HIV proteins like gpl20, gp41, Tat, Vif, protease, integrase, and reverse transciptase contain amino acids that interact with integrins, which in turn mediate binding of virus surface protein to CD4 cells. Tat, a potent transactivator of viral transcription, binds to cellular factors and mediates their phosphorylation, resulting in increased transcription of all virus genes providing a positive feedback cycle. PCDGF (Granulin E region) binds to HIV Tat protein suppressing transactivation by HIV-1 Tat, a key progression factor of Kaposi's sarcoma (KS) due to the presence of amino acid residues that bind ανβ3 integrin promoting its angiogenic activity in vivo. Thus, inhibition of Tat production or prevention of its activity could be a way to inhibit the development and progression of KS in AIDS patients. Tat Cys-rich and basic domains have positive modulatory effect by inhibiting a variety of growth factors, receptors, and cellular activities. HIV Tat inhibit VEGF165 by binding to KDR and neuropilin-1 (NP-1) receptors in endothelial cells. Tat inhibits VEGF induced ERK activation and mitogenesis in endothelial cells; it also inhibits angiogenesis in vitro; inhibit ERK activation induced by basic fibroblast growth factor, and induce cell apoptosis. These properties of HIV-1 Tat protein and its fragments indicate that their major effect in endothelial cells is apoptosis independent of specific inhibition of VEGF receptor activation. Peptides SEQ ID NO 111 through SEQ ID NO 113 mimic domains of HIV tat, protease, vif, reverse transcriptase and gp 120 sequences important for binding to integrins potentially inhibiting cellular processes or pathways related to angiogenesis, and viral infection. The peptides where modified to include terminal Cys residues that form disulfide bonds via oxidation of SH groups creating constrained cyclic structures. Peptides from this group are selected to create a novel ligand-targeted multi-stereoisomer peptide-polymer conjugate compound for the potential treatment of abnormal angiogenesis induced by the overexpresion of growth factors such as VEGF-165, neuropilin, KDR receptor, integrin and to inhibit HIV.
Type XVIII collagen has positive effects by inhibiting endothelial cell proliferation, migration, and tube formation; suppresses VEGF, and has anti-tumor activity. The protein inhibits phosphorylation of focal adhesion kinase via binding to α5β1 integrin; it is implicated in several signaling pathways, including downregulation of c-myc and RhoA activity, blockage of VEGF signaling, inhibition of the wnt-signaling pathway, and inactivation of metalloproteinases. The association of XVIII collagen with laminin and heparin indicates that different regions of the protein carry out different biological functions, and the disulfide bonds are important for the stability and activity of the protein. Peptide SEQ ID NO 114 is located near to the C-termini of the alpha 1 type XVIII collagen isoform-3 precursor. The peptide terminal Cys residues form a disulfide bond via oxidation of SH groups creating a constrained cyclic peptide. Peptides from this group are selected to create a novel ligand-targeted multi-stereoisomer peptide-polymer conjugate compound for the potential treatment of abnormal angiogenesis, pathological conditions of the eye including age-related macular degeneration, choroidal neovascularization, diabetic retinopathy, and macular edema, and cancer.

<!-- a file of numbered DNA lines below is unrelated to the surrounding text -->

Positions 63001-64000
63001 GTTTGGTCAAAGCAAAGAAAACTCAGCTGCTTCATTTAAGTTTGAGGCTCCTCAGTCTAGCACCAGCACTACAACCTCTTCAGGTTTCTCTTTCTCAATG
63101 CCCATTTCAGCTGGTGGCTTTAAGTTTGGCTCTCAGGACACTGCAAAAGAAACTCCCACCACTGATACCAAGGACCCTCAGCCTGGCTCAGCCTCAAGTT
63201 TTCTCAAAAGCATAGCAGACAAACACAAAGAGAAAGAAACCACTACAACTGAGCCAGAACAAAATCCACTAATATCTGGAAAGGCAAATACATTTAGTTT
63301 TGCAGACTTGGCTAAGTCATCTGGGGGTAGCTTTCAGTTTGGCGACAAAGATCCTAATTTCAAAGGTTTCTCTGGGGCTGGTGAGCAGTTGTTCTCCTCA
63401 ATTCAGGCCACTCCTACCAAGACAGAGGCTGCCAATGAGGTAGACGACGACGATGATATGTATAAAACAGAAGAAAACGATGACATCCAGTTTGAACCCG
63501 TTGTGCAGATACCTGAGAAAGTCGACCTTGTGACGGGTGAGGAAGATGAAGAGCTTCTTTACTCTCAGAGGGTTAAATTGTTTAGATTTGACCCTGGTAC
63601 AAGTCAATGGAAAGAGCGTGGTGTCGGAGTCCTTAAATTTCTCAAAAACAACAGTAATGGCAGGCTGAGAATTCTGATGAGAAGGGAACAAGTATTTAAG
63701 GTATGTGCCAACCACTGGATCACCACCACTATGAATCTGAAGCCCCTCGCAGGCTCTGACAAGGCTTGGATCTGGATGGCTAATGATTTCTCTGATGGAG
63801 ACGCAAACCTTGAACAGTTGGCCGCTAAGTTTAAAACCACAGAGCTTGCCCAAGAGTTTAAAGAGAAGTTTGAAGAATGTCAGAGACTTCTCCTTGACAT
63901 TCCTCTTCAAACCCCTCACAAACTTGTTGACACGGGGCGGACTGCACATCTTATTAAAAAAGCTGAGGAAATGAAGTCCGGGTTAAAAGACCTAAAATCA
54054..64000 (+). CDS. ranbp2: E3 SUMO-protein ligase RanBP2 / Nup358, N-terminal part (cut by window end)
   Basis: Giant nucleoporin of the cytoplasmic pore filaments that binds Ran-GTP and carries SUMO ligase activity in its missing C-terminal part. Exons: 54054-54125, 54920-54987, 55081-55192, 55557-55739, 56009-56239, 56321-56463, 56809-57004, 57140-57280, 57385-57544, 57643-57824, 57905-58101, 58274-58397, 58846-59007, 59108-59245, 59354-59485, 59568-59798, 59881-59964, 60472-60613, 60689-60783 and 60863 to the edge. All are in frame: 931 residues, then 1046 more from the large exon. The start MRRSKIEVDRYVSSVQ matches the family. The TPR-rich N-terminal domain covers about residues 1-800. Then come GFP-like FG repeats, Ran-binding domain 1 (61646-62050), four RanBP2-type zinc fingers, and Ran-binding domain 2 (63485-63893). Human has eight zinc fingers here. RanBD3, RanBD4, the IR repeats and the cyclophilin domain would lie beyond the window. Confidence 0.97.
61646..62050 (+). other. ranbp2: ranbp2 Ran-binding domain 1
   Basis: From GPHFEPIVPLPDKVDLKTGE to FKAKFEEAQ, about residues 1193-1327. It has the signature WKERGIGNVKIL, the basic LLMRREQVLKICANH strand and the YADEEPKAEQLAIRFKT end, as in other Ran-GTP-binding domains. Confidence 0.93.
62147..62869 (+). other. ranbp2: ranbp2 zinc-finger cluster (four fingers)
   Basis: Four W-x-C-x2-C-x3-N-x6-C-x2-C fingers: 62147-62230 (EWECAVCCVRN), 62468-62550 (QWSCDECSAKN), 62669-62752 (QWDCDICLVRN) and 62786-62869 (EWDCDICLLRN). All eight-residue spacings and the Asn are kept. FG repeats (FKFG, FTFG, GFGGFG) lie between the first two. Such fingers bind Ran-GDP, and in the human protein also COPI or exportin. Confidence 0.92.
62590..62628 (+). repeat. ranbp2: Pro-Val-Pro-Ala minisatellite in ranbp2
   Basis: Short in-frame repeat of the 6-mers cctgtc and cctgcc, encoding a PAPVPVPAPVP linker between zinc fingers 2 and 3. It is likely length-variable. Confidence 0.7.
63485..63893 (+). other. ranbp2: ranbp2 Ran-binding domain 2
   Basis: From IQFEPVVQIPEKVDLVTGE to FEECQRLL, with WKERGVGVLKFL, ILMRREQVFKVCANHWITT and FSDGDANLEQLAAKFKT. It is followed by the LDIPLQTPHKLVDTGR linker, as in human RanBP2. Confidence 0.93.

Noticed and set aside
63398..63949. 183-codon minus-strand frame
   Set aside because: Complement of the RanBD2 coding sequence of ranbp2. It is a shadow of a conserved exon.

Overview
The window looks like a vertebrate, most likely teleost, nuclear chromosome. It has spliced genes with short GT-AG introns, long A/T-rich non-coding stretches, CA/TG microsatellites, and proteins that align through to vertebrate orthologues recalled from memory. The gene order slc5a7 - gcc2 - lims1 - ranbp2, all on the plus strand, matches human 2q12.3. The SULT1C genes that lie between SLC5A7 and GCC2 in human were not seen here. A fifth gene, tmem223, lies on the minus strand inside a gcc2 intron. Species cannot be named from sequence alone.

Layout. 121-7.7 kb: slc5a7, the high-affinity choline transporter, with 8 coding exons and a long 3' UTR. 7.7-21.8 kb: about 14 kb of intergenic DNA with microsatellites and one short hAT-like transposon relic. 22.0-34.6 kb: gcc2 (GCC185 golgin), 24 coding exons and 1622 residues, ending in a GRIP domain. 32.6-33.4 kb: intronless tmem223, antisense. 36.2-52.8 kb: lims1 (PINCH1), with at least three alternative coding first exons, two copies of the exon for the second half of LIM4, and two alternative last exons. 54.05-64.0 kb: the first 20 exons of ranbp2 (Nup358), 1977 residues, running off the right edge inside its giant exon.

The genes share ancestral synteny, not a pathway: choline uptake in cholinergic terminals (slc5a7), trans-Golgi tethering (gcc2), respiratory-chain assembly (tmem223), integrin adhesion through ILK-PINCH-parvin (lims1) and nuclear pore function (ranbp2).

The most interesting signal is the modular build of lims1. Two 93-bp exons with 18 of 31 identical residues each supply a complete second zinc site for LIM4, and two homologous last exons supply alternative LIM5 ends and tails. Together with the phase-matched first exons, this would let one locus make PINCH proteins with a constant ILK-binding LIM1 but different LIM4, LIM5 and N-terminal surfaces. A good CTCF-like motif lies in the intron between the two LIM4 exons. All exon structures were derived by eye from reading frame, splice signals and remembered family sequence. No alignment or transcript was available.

Thrombospondin-1 (TSP-1) and brain specific angiogenesis inhibitor (BSAI) are naturally occurring inhibitor of angiogenesis. TSP-1 is a large multifunctional glycoprotein secreted by most epithelial cells and is involved in the organization of the perivascular matrix. TSP-1 blocks all the functions of activated endothelial cells and strongly mitigates tumor growth and metastases, while its absence enhances these effects. Expression of TSP-1 correlates inversely with malignant progression in melanoma, lung, and breast carcinoma. The antiangiogenic effect of TSP-1 has potential as therapeutic for cancer but the many biological activities of TSP-1 make its use very difficult as a cancer therapeutic. TSP-1 has domains that bind to receptors such as two proteoglycan/sulfatide receptors, the integrin ανβ3, CD36 and integrin associated protein (IAP). Given the recognition of these domains by various receptor proteins, they seem to be targets of interest to develop potential therapeutic compounds with antiangiogenic activities. Brain specific angiogenesis inhibitor (BSAI) also contains like TSP-1 similar recognition domains for integrins. Peptides SEQ ID NO 115 through SEQ ID NO 117 mimic domains of TSP-1 and BSAI with terminal Cys residues forming disulfide bonds via oxidation of SH groups creating constrained cyclic structures. Peptides from this group are selected to create a novel ligand-targeted multi-stereoisomer peptide-polymer conjugate compound for the potential treatment of abnormal angiogenesis, cancer, and pathological conditions of the eye including age related macular degeneration, choroidal neovascularization, diabetic retinopathy, and macular edema.
(n) Glycogen synthase kinase-3 beta isoform-1 (GSK3 Beta)